After sometime within a relationship there is a tendency for individual’s to feel like their relationship might be defusing in terms of the intensity in comparison to what it used be. The time span for this to happen differs from couple to couple of course. People tend to worry that their relationship is in turmoil and is going to sooner or later crash. However this does not need to be the case.


To begin with why does this happen? This happens due a psychological construct called hedonic-adaptation in which we have an internal mechanism which makes us become more accustomed to activities which previously used to stimulate us. This mechanism doesn’t only happen in relationships but also with other stimuli which elicit emotions. Remember the first time you tasted something amazing like chocolate or a really good bottle of wine? They never really taste as good as the first time did. We owe thanks to the hedonic-adaptation mechanism in our body for that.


The Hedonic Adaptation Prevention model posits that this occurs for two main reasons:


1 – Positive emotions in relationships stem from smaller experiences such as – first kisses, making new experiences together, getting to know each other and each others friends amongst others. These experiences reduce in frequency thus positive emotions tend to diminish.


2 – One can start to predict certain things such such as – date nights in similar places, sexual encounters, and sexual positions amongst others, similar conversations. Thus since most of these activities become predictable our standard of pleasure increases thus we need more to make us feel how we initially felt when engaging in these activities.


To be aware that this psychological phenomenon is taking place is important for the individual’s within the couple in order to minimize any anxieties which might arise. Some points which might help out:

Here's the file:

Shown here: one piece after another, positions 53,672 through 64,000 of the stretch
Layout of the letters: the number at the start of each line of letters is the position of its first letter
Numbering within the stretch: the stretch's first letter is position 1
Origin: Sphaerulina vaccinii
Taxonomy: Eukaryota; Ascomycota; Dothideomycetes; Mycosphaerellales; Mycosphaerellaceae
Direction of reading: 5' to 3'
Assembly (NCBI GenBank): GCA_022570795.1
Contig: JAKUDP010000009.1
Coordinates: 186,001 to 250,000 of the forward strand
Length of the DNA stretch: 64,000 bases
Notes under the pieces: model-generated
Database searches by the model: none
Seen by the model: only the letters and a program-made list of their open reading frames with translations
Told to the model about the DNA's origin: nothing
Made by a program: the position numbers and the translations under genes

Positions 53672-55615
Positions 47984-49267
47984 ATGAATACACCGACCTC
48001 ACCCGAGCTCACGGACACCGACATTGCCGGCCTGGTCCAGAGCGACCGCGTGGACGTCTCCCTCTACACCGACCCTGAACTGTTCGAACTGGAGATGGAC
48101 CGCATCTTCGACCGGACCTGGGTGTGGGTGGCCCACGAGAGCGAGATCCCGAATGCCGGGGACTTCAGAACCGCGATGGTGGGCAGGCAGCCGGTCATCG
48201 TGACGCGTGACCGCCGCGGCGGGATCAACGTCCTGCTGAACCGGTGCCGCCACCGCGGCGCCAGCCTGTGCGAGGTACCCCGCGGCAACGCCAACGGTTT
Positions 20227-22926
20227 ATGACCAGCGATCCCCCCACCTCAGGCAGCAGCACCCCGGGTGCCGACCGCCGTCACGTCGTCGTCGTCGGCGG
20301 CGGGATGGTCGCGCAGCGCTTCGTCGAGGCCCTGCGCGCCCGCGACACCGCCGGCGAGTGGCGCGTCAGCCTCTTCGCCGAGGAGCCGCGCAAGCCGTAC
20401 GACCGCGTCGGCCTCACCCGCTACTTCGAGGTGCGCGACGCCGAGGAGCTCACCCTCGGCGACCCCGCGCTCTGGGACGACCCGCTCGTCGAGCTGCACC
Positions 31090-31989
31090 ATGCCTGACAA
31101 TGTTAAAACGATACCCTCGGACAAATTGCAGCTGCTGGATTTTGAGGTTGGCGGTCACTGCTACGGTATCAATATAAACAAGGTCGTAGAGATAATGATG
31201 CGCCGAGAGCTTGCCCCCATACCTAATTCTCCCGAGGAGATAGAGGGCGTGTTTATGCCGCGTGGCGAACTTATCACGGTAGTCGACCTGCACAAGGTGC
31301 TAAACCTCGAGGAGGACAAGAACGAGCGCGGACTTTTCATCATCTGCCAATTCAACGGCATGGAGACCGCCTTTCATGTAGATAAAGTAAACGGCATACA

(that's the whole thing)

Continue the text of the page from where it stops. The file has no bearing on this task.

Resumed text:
• Actively create more positive experiences by reflecting on what you want basing them on your feelings and engage with them by for example – organizing a romantic get away, or a cheeky mid week dinner at a restaurant, or even a surprise stargazing evening with your partners favourite nibbles.
  • Include more spontaneous acts in order to enhance the eagerness to engage with one another.
  • If a couple finds themselves bored, perhaps not meeting every day might help in creating more suspense or curiosity towards each other. It doesn’t necessarily mean that a couple is in turmoil if they suddenly decide to spend some days apart. Sometimes time apart makes individual’s reflect on what they miss in the other partner.


The final point I would like to stress about is the fact this happens to every couple, it is important to be aware of this concept in order not to misinterpret this experience as feelings diminishing or create unnecessary catastrophization which could lead the couple to a downward spiral.



Karl Grech is a counsellor. He offers counselling to both individuals and couples within Willingness. He can be contacted on